Despite these shortcomings, the Creative T4 Wireless is a pretty good option when you’re looking for a multipurpose device: You can tweak a few settings to have something that plays your music and then fills up the room when you play a video game.
Samsung’s new TV is four times sharper than your HDTV
This is the smallest UHD TV from Samsung in the market right now, and most experts say that 55 inches is the threshold at which the human eye is able to start differentiating between full HD and ultra HD, from a normal viewing distance of 6ft.
The F9000 is running at 3,840x2,160 pixels, double the vertical and horizontal pixels of full HD, and the jump in clarity is as significant as it was from the old cathode ray tube TVs to the first HDTVs.
And the difference is definitely stunning. The 4K TV is sharper than you’d imagine possible—it’s like looking through a window. The effect is more pronounced the closer you get to the screen. Even from as close as 3ft, the picture is perfectly clear. One of the examples was a city scene, where the lines of windows in a skyscraper and the cars on the ground looked perfectly clear. In close-up shots of people’s faces, the effect can be a bit jarring—it’s like looking at them through a magnifying glass.
Of course, all this is entirely dependent on your having UHD video content—HD has only just become the norm, almost a decade after HDTVs started appearing. This was the same problem that 3D faced. The big difference is of course that you can watch a UHD video without having to wear special glasses, or sit at highly specific angles.
Aside from the amazing display, Samsung’s television has a lot of other features too. Lower resolution picture is “enhanced", and while it’s a far cry from actual UHD content, there is an improvement in clarity. It can also convert 2D content to 3D, even in UHD. This is less impressive than it sounds, frankly, but if you really want everything to be in 3D, you have the option.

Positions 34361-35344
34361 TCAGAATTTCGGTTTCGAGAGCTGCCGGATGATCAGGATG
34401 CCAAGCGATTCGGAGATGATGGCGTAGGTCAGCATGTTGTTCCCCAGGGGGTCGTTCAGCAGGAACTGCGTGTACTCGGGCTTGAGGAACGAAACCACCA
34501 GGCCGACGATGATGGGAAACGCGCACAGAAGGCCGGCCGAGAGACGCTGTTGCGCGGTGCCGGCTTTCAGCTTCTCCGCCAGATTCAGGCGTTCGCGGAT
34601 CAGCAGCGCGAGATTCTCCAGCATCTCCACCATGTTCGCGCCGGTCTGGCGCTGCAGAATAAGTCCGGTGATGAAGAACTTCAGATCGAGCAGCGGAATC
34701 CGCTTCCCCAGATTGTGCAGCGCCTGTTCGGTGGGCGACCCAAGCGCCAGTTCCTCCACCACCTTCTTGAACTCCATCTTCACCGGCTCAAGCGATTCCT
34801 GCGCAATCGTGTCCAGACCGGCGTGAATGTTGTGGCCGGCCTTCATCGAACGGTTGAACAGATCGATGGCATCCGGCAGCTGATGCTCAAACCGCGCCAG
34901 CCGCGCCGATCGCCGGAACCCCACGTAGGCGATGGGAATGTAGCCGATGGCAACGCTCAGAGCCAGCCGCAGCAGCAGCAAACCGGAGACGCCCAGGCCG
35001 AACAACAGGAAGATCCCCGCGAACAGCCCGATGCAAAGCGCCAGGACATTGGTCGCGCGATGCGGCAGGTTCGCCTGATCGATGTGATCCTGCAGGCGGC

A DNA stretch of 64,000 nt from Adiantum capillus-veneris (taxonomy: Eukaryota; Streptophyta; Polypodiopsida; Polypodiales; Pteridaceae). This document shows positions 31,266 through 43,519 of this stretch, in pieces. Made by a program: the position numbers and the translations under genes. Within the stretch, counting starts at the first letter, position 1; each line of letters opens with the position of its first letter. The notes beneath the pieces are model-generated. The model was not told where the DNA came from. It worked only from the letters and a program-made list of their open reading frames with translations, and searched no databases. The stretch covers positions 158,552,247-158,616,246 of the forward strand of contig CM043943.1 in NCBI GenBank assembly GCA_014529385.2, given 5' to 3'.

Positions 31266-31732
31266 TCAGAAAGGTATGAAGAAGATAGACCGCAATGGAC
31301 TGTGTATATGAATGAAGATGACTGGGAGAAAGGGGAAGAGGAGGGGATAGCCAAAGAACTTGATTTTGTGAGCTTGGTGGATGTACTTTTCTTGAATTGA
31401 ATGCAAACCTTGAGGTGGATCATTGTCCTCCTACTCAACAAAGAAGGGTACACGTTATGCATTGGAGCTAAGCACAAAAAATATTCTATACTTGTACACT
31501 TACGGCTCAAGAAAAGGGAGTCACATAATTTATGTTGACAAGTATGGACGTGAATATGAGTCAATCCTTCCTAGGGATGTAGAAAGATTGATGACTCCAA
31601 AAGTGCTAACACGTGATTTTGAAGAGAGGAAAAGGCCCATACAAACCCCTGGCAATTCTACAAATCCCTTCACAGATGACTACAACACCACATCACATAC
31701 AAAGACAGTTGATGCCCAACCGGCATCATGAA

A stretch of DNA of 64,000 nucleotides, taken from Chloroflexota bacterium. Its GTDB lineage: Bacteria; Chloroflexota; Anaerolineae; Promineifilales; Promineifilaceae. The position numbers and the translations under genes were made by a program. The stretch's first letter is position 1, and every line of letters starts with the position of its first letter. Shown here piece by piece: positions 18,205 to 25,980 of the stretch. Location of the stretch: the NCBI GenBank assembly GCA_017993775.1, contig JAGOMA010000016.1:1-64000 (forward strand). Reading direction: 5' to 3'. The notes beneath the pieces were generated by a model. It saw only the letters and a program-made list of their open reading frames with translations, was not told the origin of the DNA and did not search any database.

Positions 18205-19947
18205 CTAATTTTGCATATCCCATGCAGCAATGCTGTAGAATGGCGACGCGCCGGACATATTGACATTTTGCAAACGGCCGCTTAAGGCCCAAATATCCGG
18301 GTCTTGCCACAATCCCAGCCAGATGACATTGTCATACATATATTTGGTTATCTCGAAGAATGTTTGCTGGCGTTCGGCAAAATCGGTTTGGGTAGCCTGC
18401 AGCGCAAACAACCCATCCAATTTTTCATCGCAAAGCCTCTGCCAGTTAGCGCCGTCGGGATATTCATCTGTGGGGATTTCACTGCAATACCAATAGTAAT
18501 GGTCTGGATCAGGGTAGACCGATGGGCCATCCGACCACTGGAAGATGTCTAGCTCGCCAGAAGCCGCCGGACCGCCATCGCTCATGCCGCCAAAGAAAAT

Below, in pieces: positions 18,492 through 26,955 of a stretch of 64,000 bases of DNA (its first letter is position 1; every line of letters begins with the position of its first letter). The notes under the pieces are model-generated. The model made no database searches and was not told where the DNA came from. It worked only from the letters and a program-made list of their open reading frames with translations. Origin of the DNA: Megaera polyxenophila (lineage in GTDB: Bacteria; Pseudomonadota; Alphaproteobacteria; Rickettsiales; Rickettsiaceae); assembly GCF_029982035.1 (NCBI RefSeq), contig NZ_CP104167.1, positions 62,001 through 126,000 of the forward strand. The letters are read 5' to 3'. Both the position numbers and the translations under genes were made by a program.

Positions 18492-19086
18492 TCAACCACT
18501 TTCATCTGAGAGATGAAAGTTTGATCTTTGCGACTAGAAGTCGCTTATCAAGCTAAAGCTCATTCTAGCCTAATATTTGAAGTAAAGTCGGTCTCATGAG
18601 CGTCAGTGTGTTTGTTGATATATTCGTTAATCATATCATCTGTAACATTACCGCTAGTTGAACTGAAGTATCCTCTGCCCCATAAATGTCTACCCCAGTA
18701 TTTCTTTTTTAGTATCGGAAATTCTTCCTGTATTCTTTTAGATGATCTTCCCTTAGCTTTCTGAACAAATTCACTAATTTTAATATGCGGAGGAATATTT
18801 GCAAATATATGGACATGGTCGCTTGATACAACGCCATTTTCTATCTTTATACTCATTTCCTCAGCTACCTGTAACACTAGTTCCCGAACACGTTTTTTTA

The TV also includes a 5 MP camera, which can be used for video chats, or even to take pictures. Face-recognition software is built in, and the camera can be used to automatically log you in to Facebook and Twitter as well—the TV is Wi-Fi enabled, and like Samsung’s earlier smart TVs, has apps for social networks, and streaming services like YouTube and BigFlix. Audio output is pretty good for a TV, though anyone buying a TV at this price is likely to have a dedicated sound system too.
The AllShare feature also means that you can use high-end Galaxy phones from Samsung (the S3, S4, Note 2 and Note 3) and send content from the phone to the TV—to watch movies stored on your phone, for example—and also from the TV to the phone. This means, for example, that one person could watch a movie on the TV, while your set-top box’s video is streamed via Wi-Fi to your phone.
At the end of the day though, all the extra features are just so much window-dressing—the real, killer feature is the resolution. And it’s as big a difference as the switch from SD to HD.